Also on Saturday, we shared notes in regional groupings, and I took part in the Southern one, where energy was high and planning eager. Southern progressives are on the move and planning a regional conference, possibly in Atlanta.

Sunday morning, we split up along other lines, joining one or more of PDA’s six Issue Organizing Teams:
• End War and Occupation IOT: Norman Solomon and Steve Carlson, table leaders
• Healthcare for All/Single-payer IOT: Donna Smith and Chuck Pennacchio, table leaders
• Stop Global Warming/Environmental IOT: Laura Bonham, table leader
• Accountability and Justice IOT: Susan Harman and David Swanson, table leaders
• Amend to Suspend Action Group (opposing corporate personhood): Dave Keeler, table leader
• Immigration Reform Action Group: Dan O’Neal, table leader

PDA is a major participant in immigrant rights struggles in Arizona and wants everyone to watch for big actions there on Thursday, July 29th. Through the combination of two groups into a single meeting, and by running down the hall, I was able to take part in three of the meetings. Each group laid plans for the coming months, assigned roles, and jumped to work, including taking on this week’s expected House vote on war escalation funding. At the same time, some of PDA’s key anti-war leaders were attending and playing a leading role in a huge and hugely successful national peace conference in Albany, NY. The peace movement is joining forces with the labor and civil rights movements this fall, and PDA is in the thick of that. George Korn from Rainbow PUSH was at the PDA Conference planning a campaign for Jobs, Justice, and Peace with the United Auto Workers and others.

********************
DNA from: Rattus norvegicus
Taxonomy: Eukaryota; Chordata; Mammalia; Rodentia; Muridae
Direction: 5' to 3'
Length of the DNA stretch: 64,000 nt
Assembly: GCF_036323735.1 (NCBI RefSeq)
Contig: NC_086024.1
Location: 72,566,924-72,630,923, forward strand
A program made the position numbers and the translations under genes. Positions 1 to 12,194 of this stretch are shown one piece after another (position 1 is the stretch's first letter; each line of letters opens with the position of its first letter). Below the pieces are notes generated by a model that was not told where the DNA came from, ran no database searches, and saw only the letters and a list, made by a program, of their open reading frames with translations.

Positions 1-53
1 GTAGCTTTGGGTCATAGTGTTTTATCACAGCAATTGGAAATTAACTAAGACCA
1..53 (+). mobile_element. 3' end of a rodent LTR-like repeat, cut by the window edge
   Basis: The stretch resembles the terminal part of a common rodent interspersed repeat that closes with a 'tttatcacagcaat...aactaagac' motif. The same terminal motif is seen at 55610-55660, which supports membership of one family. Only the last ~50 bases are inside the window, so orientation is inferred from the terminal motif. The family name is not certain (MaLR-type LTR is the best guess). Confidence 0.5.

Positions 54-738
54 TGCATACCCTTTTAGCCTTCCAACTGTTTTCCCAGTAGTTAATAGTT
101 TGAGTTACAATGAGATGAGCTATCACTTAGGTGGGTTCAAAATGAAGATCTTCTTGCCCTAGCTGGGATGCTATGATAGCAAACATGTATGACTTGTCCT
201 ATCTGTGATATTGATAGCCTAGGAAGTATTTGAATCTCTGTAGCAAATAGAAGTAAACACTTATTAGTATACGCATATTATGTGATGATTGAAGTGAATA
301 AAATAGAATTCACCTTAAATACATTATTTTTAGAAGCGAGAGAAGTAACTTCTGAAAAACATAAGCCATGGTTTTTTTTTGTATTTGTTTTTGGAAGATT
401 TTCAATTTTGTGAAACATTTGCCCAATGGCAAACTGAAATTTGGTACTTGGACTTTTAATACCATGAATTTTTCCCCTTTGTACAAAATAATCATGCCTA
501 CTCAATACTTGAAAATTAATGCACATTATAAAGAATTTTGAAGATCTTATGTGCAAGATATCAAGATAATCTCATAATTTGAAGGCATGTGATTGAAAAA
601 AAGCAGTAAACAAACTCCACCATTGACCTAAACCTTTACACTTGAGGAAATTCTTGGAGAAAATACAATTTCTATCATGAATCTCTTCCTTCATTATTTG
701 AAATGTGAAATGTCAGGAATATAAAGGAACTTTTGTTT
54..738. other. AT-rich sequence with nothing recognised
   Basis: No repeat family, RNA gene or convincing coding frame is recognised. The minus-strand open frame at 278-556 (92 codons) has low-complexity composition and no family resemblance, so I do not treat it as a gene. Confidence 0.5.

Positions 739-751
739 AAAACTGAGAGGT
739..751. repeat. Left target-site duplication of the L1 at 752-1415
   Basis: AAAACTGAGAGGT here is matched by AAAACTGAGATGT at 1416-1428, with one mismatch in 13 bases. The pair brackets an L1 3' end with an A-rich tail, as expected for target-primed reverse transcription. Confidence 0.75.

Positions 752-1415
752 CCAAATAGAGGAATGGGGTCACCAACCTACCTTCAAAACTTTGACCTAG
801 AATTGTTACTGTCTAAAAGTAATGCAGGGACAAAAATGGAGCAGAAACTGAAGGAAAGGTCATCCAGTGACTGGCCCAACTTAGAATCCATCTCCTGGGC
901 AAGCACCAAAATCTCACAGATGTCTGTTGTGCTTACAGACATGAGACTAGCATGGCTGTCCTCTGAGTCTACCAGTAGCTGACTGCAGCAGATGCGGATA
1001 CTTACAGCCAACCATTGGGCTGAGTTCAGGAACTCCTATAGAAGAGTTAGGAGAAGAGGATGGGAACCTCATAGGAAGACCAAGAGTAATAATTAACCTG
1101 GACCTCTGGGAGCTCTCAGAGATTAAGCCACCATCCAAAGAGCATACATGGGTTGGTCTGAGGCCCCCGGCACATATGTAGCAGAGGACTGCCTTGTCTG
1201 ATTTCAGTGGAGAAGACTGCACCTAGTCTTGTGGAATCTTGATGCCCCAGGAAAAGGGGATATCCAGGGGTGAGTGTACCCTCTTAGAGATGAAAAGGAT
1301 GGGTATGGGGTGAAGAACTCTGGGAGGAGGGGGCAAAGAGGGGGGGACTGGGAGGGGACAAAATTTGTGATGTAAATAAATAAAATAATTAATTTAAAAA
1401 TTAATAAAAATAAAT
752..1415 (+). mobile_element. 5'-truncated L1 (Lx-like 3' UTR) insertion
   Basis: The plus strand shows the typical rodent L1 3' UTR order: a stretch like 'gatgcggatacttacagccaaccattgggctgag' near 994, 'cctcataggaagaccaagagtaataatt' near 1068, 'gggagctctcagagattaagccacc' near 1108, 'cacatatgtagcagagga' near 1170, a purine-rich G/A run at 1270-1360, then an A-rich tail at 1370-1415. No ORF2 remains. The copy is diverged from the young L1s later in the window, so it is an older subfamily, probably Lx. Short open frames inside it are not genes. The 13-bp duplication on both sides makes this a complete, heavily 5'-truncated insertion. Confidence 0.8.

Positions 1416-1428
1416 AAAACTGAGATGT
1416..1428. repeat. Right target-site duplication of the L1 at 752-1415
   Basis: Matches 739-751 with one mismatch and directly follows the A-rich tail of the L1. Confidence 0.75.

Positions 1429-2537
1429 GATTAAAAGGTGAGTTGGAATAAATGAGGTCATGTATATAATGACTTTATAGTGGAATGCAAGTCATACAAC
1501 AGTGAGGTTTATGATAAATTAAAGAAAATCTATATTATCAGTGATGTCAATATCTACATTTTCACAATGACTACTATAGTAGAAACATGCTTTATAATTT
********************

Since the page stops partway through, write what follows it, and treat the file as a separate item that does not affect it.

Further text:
At the same time, PDA is campaigning for congressional candidates, among whom I saw David Gill and Doug Tudor at the conference, and staff for David Segal and Marleine Bastien. The conference closed with a beautiful speech by John Nichols comparing the creation of the then-radical-and-progressive Republican Party with the prospect of turning the Democratic party into something radical and progressive. Some of us may believe the key to accomplishing that or another solution to our broken government is truly independent organizing, but I work with PDA because — despite its odd choice of name — it provides the closest thing to that right now, drawing its agenda not from Washington but from the active chapters around the country whose true representatives took part in so much fruitful discussion and debate in Cleveland.